Skip to content

Getting Started

This getting started guide will walk you through the basics of CONTROL I/O. You will learn about the graphical user interface, available blocks and how to create a simple diagram.

User Interface

If you are new to CONTROL I/O, it will be useful to get an introduction to a few basic concepts regarding the user interface.

overview

Section Description
1. File Menu Gives access to general commands.
2. Toolbar Controls the diagram execution. Use it to start, pause, reset, or perform a single diagram update step.
By default toolbar buttons also control FACTORY I/O. You can disable this functionality in the settings tag.
3. Blocks Palette List of all blocks grouped by type. You will also find the application settings here.
4. Canvas Where the function block diagram is drawn.
5. Canvas Overview Gives a visual representation of the entire diagram.
6. Properties Displays properties and relevant information of selected blocks.
7. Logger Displays useful information about the application execution.

Blocks

A block represents a value (Boolean, Integer, Float ...) or a function between inputs and outputs (Counter, Timer, ...). Blocks are made of sockets used to link different blocks together. By linking blocks together, you define how data flows from the most upstream to the most downstream block (left to right). Output sockets can only be linked to input sockets; you cannot create feedback by linking output sockets to input sockets directly. To create loops in your diagrams, you will have to use memories, more on this later.

blocks

Block Type Description
Sources Blocks used to generate data.
You will find a different block for each data type supported and also blocks providing system time and cycle time.
Tags I/O points available in FACTORY I/O (sensor and actuator tags).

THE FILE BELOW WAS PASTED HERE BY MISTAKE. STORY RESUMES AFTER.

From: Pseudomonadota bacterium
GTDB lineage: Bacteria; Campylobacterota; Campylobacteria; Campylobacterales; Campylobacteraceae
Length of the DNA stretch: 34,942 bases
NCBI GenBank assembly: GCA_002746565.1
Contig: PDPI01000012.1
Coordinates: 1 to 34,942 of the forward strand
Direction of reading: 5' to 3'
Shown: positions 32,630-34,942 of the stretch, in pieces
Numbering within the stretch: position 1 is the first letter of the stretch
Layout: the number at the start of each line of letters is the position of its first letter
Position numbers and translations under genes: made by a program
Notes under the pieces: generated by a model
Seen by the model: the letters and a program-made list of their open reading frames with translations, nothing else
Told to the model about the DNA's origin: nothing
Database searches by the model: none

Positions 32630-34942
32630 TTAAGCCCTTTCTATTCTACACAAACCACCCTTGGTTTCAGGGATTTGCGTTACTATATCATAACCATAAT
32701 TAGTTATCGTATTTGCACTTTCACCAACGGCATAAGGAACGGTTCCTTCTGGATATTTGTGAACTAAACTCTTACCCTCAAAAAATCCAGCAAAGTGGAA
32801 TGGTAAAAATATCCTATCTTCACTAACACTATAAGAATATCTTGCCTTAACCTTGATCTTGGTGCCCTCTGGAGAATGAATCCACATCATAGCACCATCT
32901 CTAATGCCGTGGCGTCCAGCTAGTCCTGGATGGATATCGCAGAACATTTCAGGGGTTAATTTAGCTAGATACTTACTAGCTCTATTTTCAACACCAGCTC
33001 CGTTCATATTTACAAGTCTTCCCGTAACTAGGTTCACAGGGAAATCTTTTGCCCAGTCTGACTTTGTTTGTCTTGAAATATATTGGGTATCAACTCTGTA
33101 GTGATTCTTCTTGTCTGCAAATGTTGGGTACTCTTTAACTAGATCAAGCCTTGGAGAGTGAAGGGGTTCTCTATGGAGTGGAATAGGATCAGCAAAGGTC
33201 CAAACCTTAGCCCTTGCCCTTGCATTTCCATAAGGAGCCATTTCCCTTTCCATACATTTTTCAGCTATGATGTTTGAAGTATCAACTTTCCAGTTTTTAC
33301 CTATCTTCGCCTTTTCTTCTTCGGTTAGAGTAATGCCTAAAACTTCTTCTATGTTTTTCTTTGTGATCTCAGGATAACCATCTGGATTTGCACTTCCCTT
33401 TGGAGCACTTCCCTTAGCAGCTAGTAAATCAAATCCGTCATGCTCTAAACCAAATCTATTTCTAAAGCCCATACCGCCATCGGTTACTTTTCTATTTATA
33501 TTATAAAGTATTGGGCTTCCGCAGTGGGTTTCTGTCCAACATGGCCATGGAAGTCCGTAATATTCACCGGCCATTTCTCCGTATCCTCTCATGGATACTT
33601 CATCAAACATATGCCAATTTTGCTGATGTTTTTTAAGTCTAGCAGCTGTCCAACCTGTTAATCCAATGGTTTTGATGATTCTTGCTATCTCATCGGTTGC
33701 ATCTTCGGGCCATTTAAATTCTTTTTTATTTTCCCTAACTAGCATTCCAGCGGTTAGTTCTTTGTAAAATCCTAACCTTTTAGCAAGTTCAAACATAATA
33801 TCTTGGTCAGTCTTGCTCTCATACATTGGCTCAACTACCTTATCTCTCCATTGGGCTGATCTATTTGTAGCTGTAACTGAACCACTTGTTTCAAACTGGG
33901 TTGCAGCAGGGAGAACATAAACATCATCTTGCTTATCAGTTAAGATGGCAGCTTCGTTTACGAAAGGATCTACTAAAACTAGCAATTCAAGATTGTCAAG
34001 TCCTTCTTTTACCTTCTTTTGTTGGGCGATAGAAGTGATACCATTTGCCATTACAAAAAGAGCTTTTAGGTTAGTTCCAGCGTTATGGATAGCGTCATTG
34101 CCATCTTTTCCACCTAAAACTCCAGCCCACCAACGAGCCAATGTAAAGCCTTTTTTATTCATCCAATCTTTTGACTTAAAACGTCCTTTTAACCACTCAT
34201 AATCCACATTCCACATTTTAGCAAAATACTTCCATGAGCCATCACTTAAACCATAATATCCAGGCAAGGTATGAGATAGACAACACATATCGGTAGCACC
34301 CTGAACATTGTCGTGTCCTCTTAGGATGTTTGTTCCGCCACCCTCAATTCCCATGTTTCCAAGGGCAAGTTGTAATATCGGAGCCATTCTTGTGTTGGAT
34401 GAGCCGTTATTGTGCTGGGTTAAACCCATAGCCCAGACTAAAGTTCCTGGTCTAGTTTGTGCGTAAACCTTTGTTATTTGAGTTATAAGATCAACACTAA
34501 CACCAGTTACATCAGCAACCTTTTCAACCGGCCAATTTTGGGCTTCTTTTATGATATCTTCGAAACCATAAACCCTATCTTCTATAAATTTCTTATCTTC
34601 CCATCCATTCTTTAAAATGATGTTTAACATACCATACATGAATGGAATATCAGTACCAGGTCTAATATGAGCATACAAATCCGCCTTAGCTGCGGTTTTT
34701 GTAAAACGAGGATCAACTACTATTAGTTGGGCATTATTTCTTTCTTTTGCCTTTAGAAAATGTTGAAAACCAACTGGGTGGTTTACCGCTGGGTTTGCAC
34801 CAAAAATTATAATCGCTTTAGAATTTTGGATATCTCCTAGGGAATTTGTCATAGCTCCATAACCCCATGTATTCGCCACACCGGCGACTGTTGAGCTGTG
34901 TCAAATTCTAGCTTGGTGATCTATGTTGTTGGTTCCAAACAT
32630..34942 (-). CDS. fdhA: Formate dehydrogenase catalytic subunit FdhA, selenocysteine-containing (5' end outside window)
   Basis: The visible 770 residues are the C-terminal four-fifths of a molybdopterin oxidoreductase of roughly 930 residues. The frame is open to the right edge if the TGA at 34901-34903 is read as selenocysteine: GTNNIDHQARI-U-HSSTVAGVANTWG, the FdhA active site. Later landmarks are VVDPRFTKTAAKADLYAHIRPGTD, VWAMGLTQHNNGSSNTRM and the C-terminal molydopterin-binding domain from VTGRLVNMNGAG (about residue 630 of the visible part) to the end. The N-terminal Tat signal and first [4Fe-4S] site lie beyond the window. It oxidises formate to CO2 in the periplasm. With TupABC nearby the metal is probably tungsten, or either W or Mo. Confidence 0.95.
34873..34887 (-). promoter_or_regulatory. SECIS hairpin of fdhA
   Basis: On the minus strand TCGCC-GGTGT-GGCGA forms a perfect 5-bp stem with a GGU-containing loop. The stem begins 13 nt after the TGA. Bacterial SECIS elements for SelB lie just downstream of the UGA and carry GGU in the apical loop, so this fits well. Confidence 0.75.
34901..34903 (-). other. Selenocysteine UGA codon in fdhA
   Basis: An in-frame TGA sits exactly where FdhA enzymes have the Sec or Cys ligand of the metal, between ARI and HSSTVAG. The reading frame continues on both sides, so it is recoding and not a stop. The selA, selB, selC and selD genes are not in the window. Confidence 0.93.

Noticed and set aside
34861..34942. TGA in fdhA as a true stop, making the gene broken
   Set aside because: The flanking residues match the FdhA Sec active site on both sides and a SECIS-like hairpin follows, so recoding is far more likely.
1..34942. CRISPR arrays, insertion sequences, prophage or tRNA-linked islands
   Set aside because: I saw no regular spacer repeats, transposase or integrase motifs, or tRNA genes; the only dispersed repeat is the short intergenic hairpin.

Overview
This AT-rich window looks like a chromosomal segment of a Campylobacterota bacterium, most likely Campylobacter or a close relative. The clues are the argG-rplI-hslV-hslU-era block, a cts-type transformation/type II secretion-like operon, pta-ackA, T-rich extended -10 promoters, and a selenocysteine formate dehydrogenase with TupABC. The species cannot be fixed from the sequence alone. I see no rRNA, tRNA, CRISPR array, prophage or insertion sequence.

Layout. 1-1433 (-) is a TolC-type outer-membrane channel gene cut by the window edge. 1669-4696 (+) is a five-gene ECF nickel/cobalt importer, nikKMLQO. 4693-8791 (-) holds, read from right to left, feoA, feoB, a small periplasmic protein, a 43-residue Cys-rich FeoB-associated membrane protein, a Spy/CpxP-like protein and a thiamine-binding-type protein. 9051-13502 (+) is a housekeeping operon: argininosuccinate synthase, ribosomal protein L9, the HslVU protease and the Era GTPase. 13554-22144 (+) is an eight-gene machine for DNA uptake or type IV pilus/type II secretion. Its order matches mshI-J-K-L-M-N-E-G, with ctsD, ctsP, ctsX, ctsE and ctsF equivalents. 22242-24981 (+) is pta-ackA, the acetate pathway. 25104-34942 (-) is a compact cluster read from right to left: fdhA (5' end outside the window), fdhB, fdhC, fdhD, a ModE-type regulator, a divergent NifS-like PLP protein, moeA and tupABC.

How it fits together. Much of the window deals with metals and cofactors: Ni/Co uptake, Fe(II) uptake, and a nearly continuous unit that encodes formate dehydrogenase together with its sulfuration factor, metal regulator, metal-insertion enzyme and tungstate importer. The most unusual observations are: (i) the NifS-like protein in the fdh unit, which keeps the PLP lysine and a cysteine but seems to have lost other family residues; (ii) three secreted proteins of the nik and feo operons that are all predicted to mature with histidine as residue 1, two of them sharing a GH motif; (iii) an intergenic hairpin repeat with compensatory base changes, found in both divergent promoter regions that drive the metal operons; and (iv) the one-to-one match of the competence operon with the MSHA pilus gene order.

These are automatically detected by CONTROL I/O.
Memories Used to story values during the execution of the program.
Function Blocks Function blocks describing a function between inputs and outputs.
Can be logical, arithmetic, timers, counters...

Designing Your First Controller

The focus of this Getting Started guide is to walk you through the basics of working with CONTROL I/O. The best way to achieve our goal is to start designing a controller for a FACTORY I/O scene.

  1. Start FACTORY I/O and open the scene "From A To B (Set and Reset)". open scene from a to b

  2. Click on File > Drivers (F4) and choose Control I/O from the Driver list. CONTROL I/O will be automatically launched. select controlio driver

  3. The goal of this scene is to transport a box from Sensor A until it reaches Sensor B. It is a very simple scene which makes it ideal to start with. Some important remarks:

    • The entry conveyor is always On (forced)
    • Sensor A and Sensor B are retro-reflective sensors which have normally closed signals. This means that when nothing is being detected the sensor value is True.

    normally closed sensor

  4. Switch to CONTROL I/O. If you are using a single display you can make CONTROL I/O transparent by clicking on the eye icon, which allows you to see FACTORY I/O and the diagram at the same time.

    control io

  5. Now, let's start describing what our controller is supposed to do:

    • Once a box is detected by Sensor A it must switch the Conveyor On
    • Once a box is detected by Sensor B it must switch the Conveyor Off
    • Keep in mind that Sensor A and Sensor B have normally closed signals
  6. Our controller is very simple; we will set a memory to True once Sensor A detects a box and switch it to False once Sensor B detects it again.

  7. You will find scene tags on the Tags panel. Note that any change made to scene tags is reflected automatically on CONTROL I/O.

    Let's start by dragging Sensor A, Sensor B and Conveyor tags into the canvas. You will notice that Sensor A and B are green blocks which indicate they represent inputs (sensors). On the other hand, Conveyor is red and represents an output (actuator).

    drag tags

  8. Since Sensor A and Sensor B have normally closed signals we need to complement them by using an NOT block. Expand the Function Blocks > Logical tab and drag two NOT blocks into the canvas. Now, link to each sensor block by Left-clicking and Dragging from the output socket to the input socket. From now on, when each sensor detects a box we will get a True value.

    connect blocks

  9. When sensor A detects a box, we must memorize it. For that, we will use a function block called SR. This block represents a memory which can be set and reset if it's set and reset at the same time it will give priority to set (an RS block gives priority to reset). Drag an SR block into the canvas and link Sensor A signal to Set1 and Sensor B to Reset. Finally, link the SR output to the Conveyor block.

    add set reset

  10. At this point, you should save your work by selecting Save from the File Menu.

  11. On the toolbar, click on Run. CONTROL I/O will start executing the diagram and switch FACTORY I/O to Run mode. At any moment, you can stop, pause and reset the diagram execution.

Back to top